Rental expense and vacancy rates are rising in Winnipeg.
While that may seem like cause for concern, The Canadian Mortgage and Housing Corporation (CMHC) attributes the rise to the COVID-19 pandemic.
The CMHC says lower immigration rates, fewer student renters, and a weakened economy have contributed to the increase in vacancy.
One simple explanation? High supply and low demand.
Financial constraints are forcing renters who work in the service and hospitality industries to abandon their apartments—with some opting to move home or into shared living spaces. Others are content to renew their leases and wait out the pandemic.
While service and hospitality are on hold, construction has continued mostly unfettered, so rental spaces are opening up every day across the city. This new construction could be inflating the vacancy rates.
And this rise is not unique to Winnipeg.
Across the country, more rental properties remained empty over 2020. Regina, Edmonton, Calgary, and Saskatoon are all experiencing increased vacancy—among this list, Winnipeg has the lowest vacancy rate.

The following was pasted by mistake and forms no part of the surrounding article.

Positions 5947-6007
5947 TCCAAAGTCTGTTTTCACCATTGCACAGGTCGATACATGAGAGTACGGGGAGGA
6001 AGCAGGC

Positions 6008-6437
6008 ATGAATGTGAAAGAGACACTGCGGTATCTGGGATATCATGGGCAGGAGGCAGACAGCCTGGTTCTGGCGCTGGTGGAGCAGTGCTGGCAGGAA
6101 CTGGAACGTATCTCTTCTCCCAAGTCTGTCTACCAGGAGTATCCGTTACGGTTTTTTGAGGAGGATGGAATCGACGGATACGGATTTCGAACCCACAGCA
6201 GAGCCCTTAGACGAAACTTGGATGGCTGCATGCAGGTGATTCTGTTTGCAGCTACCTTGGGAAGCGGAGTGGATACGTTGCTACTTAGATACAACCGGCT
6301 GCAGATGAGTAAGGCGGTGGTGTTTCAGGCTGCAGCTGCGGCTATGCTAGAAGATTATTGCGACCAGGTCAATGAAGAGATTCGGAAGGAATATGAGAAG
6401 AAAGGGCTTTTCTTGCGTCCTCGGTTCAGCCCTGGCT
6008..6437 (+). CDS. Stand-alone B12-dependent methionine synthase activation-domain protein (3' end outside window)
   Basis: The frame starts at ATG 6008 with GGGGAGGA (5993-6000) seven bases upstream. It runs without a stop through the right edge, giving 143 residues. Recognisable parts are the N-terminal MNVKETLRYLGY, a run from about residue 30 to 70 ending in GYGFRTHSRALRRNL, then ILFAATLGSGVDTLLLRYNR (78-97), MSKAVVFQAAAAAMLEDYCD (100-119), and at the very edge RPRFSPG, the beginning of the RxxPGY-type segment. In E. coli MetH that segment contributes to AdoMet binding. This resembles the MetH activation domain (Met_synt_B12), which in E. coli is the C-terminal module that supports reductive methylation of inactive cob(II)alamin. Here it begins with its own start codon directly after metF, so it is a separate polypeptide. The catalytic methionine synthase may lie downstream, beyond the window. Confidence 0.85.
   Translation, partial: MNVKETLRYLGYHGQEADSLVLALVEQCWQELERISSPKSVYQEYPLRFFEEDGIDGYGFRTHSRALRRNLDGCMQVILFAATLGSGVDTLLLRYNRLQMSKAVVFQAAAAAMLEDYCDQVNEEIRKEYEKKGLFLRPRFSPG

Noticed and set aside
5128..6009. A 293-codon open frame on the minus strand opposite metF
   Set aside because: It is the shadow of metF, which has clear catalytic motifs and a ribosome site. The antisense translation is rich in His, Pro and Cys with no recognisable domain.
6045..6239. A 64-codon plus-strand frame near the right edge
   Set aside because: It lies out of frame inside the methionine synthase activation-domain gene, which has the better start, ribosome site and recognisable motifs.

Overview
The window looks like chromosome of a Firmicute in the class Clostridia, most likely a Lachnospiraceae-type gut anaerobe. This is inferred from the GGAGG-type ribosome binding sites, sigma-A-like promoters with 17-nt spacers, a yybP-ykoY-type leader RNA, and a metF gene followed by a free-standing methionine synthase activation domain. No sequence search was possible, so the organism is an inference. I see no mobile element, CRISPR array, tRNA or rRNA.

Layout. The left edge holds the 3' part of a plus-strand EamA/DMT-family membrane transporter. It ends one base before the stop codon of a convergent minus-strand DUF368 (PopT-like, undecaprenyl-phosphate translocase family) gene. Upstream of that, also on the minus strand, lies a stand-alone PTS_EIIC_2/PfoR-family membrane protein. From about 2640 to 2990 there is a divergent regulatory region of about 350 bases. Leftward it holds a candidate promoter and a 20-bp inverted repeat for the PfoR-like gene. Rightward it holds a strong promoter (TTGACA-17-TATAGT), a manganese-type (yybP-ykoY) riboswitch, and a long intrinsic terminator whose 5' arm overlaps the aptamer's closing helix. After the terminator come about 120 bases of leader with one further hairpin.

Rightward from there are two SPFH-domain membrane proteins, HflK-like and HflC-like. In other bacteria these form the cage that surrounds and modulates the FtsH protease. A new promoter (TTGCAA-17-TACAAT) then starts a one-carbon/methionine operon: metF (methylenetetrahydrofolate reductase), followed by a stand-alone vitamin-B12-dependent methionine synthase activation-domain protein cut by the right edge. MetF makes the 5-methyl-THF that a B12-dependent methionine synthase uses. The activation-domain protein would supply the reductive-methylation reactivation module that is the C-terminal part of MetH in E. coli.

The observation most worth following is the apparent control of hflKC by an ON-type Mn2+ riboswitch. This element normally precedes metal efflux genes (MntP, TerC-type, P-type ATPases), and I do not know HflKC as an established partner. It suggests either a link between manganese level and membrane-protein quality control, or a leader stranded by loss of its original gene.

The average price of rent is also up nationally, and Winnipeg is no exception; our city saw an increase of 3 per cent over 2020.
The CMHC suggests prices are up nationally because rental growth was strong before the pandemic. There are no certainties in the COVID-era, but this could indicate a healthy return post-pandemic.
Despite early fears COVID-19 would leave renters destitute and desperate, the CMHC reported nearly half of Canada’s apartment owners maintained arrear rates similar to— or lower than—2019.
There is always risk involved with buying a rental property, and although the pandemic has changed the market, it has not necessarily increased that risk.
Like the CMHC report, market data is a valuable tool for real estate investors to determine when and where to spend their money.
Keen investors can capitalize on opportunities by identifying and mitigating risks.
By Tyler Searle